Online ACLS, BLS, and PALS Certification for Nebraska Medical Professionals
Nebraska was the 15th healthiest state in the country in 2012. The state ranked among the top 10 in the country in one health category, which was the rate of high blood pressure at 28 percent. In addition, the state was higher than the national average for rates of heart disease (3.9 percent), the incidence of diabetes (8.4 percent), the frequency of low birth weight (7.1 percent), and the occurrence of stroke (2.6 percent).
The state also ranked near to the national average in the incidence of high cholesterol (38.8 percent) and the frequency of heart attacks (4.3 percent). Residents within the state also experienced few poor mental and physical health days each month. A high immunization coverage and a high rate of high school graduation also contributed to Nebraska’s overall health ranking.
However, Nebraska does need to address a high incidence of infectious disease and a high occurrence of binge drinking among residents. Over 390,000 adults are considered obese, and more than 360,000 adults have a sedentary lifestyle. High school graduation rates among incoming freshmen that graduated in four years declined during the past five years from 87.9 percent to 82.9 percent.
Uninsured individuals in Nebraska rose in the past 10 years from 8.5 percent to 12.8 percent. But infant mortality rate declined from 6.1 to 5.4 deaths out of 1,000 live births. Although Nebraska had a high rate of infectious disease, its frequency of cases decreased in the past year from 14.1 to 11.4 cases per 100,000 people.
Pediatric Advanced Life Support (PALS) training aims to increase the quality of care so that the outcomes will also improve for seriously ill or injured infants and children. Healthcare professionals, such as nurses, paramedics and doctors working in emergency medicine, emergency response, intensive care, and critical care units are the audiences for PALS certifications.
Nebraska’s residents are provided with the chance to acquire emergency medical skills during Basic Life Support (BLS) certification. Individuals receiving BLS training learn how to give effective chest compressions to infants, children, and adults. Students’ medical skills also expand to include the proper way to use an Automatic External Defibrillator (AED) and the correct moment to give a person rescue breathing. BLS teaches the “Chain of Survival” and the protocol for one and two person resuscitation teams.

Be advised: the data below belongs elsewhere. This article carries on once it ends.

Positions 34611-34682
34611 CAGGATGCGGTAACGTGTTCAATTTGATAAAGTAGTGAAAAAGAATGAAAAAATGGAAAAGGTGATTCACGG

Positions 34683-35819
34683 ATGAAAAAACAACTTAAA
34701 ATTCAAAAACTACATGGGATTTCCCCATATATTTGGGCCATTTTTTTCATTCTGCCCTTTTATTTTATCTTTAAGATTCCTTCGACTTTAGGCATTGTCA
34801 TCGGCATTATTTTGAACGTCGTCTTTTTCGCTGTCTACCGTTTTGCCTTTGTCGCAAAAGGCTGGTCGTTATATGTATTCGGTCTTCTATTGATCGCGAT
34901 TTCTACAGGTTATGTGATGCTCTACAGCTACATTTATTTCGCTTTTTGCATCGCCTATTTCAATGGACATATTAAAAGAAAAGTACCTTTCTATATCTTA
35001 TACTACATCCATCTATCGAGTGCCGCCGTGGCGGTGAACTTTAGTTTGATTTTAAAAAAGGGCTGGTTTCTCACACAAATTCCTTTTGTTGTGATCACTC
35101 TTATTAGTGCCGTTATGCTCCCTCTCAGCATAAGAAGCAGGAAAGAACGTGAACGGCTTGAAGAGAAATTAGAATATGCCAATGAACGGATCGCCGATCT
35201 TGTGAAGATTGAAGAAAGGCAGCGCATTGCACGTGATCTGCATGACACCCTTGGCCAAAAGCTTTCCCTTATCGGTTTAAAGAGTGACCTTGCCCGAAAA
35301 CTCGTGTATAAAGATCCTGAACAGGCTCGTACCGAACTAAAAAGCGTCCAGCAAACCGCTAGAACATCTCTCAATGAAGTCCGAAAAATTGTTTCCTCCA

Those who are interested in Advanced Cardiovascular Life Support (ACLS) should have prior knowledge of using BLS, ECG Rhythm Recognition, airway equipment and management, and adult pharmacology before enrolling in the training. Individuals are expected to know BLS techniques for the test even though BLS is not reviewed during the ACLS course. ACLS training instructs students when it is proper to use BLS Survey, ACLS Survey, high quality CPR, ACLS cases for specific disorders, and post cardiac arrest care.
PALS, BLS and ACLS certified providers can help deliver life-saving care to Nebraska residents caught in critical medical situations.
Nebraska needs more certified ACLS providers!
For more information regarding ACLS, BLS, or PALS testing, explore ACLS Medical Training today!
Incidence of heart disease: 3.9%
Incidence of myocardial infarction (heart attack): 4.3%
Incidence of stroke: 2.6%
Incidence of obesity: 28.4%
Incidence of diabetes: 8.4%
Incidence of high cholesterol: 38.8%
Incidence of high blood pressure: 28.6%
Incidence of smoking: 20.0%
Incidence of low birth weight: 7.1%
|Population of Nebraska||1,826,341|
|Number of short-term general hospitals in Nebraska||28|
|Number of staffed beds in Nebraska||4,269|
|Number of primary care physicians in Nebraska||116.7 per 100,000|